This got me thinking back on what I wrote about photography and wondering for a moment if I might have fallen into the trap of “suitable accomplishment.” In the end, it clarified for me the distinction between the commitment to the process of getting better, and the expectation of achieving a certain level of excellence, and the expectation of gaining public acclaim. I have always been anything but unambitious. Nonetheless, I have never aimed to be a “great artist.” I am not altogether indifferent to success in art, as evidenced by this self-promotional post, but what made me pick up the camera is the pleasure I find in taking photographs. My enjoyment of it is not conditional on finding an audience, receiving public recognition, or on any presumption of greatness. Instead, it comes from trying to get better at it. The pleasure is not in taking the same photographs over and over again, but in expanding my range, improving my technique, seeking out new ideas and solutions. The seriousness of my commitment is in my engagement in the process.
I suppose that this does not make me a lady.
The IMU has just announced this year’s Fields medal winners. For the first time ever, a Fields medal has been awarded to a woman, Maryam Mirzakhani. I will have the honour of attending the ceremony this morning.
The official press release on Mirzakhani’s research is available, as are the citations for the other Fields medalists. I’d like to speak to what the selection of a female Fields medalist means to me as a woman and a mathematician. In that, I would like to paraphrase something that Melissa Harris-Perry has said about the election of President Obama. Mirzakhani’s selection does exactly nothing to convince me that women are capable of doing mathematical research at the same level as men. I have never had any doubt about that in the first place, and I have said so here many times. What I take from it instead is that we as a society, men and women alike, are becoming better at encouraging and nurturing mathematical talent in women, and more capable of recognizing excellence in women’s work. I’ve said here before that the highest level of achievement within the age limit set for the Fields medals requires a confluence of both exceptional talent and favourable circumstances. Talent must be recognized, nourished, directed in productive ways, accomplishment must be acknowledged and promoted. Among the setbacks I experience every day and hear about from other women, Mirzakhani’s award offers a reason for guarded optimism, a point of evidence that sufficient dents have been made in the many layers of glass ceilings that a woman could break through all of them to the highest level.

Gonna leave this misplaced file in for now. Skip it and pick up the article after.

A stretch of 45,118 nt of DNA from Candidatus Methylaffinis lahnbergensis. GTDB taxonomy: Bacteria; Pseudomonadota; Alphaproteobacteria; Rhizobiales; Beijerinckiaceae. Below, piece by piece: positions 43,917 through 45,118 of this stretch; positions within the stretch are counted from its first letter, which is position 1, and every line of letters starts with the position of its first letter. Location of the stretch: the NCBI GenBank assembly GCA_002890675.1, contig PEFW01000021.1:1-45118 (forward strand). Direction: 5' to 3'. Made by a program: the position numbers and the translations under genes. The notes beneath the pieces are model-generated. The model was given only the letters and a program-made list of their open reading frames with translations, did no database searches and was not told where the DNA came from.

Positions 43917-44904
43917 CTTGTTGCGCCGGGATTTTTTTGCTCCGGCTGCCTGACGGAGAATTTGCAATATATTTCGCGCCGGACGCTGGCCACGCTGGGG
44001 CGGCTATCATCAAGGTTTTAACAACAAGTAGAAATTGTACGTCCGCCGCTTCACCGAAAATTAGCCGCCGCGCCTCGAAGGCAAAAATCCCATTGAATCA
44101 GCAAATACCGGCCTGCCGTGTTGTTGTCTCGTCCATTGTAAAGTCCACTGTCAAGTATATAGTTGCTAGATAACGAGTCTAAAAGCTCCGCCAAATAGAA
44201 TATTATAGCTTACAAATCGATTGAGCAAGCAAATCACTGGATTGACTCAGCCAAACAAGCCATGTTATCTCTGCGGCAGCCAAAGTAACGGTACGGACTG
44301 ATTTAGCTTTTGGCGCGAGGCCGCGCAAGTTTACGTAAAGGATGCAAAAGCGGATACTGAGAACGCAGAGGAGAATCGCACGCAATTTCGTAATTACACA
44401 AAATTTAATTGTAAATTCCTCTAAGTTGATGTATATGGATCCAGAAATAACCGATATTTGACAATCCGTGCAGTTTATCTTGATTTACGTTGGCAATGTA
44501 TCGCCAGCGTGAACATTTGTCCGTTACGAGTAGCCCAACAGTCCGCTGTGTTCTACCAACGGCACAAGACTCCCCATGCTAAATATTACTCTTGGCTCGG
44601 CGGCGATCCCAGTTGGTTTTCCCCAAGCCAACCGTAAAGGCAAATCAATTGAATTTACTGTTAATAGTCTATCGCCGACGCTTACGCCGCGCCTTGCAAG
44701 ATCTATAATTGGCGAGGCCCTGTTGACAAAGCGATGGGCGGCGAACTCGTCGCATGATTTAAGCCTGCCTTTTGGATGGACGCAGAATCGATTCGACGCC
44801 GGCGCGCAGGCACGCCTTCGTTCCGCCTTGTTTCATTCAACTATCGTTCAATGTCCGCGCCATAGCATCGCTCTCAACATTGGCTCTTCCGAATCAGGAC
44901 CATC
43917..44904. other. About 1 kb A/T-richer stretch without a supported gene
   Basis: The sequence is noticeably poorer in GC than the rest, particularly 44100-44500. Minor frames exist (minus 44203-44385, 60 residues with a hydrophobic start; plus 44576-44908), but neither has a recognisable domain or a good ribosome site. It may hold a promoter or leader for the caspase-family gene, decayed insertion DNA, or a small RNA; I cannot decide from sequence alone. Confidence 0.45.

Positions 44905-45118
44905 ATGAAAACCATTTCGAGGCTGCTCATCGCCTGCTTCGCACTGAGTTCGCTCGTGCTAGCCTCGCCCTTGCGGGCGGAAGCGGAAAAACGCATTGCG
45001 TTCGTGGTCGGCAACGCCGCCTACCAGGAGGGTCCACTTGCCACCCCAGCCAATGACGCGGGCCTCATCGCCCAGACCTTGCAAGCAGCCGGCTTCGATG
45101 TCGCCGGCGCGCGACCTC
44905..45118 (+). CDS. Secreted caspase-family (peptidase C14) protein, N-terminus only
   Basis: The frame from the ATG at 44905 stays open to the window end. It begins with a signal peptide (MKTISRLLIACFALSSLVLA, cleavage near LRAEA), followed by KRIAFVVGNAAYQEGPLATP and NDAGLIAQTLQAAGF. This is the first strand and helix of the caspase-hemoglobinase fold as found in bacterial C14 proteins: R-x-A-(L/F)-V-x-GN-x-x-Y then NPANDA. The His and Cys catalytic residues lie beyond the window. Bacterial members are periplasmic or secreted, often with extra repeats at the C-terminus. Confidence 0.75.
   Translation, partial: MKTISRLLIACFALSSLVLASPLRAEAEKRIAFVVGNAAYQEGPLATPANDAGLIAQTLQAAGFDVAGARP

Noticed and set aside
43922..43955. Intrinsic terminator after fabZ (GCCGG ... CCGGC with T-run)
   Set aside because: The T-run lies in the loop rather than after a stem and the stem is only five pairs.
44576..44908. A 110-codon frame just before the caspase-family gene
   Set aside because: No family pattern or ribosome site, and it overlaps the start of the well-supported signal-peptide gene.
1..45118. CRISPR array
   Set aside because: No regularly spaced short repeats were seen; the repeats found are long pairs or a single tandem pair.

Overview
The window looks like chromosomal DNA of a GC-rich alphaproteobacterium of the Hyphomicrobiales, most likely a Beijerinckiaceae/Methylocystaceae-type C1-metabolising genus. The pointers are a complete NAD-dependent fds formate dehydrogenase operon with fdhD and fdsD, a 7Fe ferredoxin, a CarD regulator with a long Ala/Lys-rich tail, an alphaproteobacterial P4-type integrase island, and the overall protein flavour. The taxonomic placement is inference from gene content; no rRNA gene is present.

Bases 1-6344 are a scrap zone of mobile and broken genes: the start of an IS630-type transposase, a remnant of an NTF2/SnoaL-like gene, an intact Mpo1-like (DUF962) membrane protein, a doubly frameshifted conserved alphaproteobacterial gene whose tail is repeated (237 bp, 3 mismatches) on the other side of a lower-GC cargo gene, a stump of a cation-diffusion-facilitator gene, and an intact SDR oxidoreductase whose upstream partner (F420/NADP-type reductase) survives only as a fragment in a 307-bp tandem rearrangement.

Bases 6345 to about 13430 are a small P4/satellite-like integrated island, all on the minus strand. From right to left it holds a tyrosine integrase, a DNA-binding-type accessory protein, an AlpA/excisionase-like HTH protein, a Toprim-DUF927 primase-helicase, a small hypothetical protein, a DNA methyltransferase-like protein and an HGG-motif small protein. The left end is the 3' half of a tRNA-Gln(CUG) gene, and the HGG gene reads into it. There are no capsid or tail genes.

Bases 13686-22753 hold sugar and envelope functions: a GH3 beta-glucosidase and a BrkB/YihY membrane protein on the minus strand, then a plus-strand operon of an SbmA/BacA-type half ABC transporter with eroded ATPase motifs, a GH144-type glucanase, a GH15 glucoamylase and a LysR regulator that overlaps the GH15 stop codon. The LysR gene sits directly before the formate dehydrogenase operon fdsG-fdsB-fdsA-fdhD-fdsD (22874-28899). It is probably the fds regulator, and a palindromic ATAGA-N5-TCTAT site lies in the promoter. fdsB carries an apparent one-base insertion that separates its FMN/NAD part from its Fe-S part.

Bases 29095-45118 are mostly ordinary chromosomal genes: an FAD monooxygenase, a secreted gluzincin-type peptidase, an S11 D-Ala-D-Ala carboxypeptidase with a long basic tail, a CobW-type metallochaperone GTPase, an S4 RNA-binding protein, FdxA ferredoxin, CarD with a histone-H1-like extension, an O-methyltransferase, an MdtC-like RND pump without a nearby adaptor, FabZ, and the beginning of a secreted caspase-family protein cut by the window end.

A recent Telegraph article suggests that “females, as a whole, are not hugely engaged by science.” Emphasis mine:
The problem with science is that, for all its wonders, it lacks narrative and story-line. Science (and maths) is about facts, and the laboratory testing of elements. It is not primarily about people. Women – broadly speaking – are drawn to the human factor: to story, biography, psychology and language.
This self-proclaimed people specialist keeps referring to women as “females,” the noun more often than the adjective. For instance: “Biology and nature, he suggested, will generally nudge females away from [science and engineering].” Here’s to biology, I guess. And to consistency.
Here’s one good rebuttal, with further links. This essay in particular matches a great deal of my own experience. But I also want to question the “science is not about people” line from a different angle–the one that scientists adapt enthusiastically and unquestioningly in every funding application, from individual grants with a training and/or collaborative component, to conference funding, to large institute grants. For example:
The mandate of PIMS [Pacific Institute for Mathematical Sciences] is to:
- promote research in and applications of the mathematical sciences of the highest international caliber
- facilitate the training of highly-qualified personnel at the graduate and postdoctoral level
- enrich public awareness of mathematics through outreach
- enhance the mathematical training of teachers and students in K-12
- create mathematical partnerships with similar organizations in other countries, with a particular focus on Latin America and the Pacific Rim.
NSERC pays 1.15M per year for this, and that amount does not include provincial funding or support from participating institutions. I suppose one might argue about the precise meaning of “primarily,” but the “human factor” does not exactly seem unimportant. You could also look at the webpages of individual institute programs:
The purpose of this programme is to bring together researchers in these diverse areas of mathematics, to encourage more interaction between these fields, and to provide an opportunity for UK mathematicians to engage with an important part of the mathematical computer science community.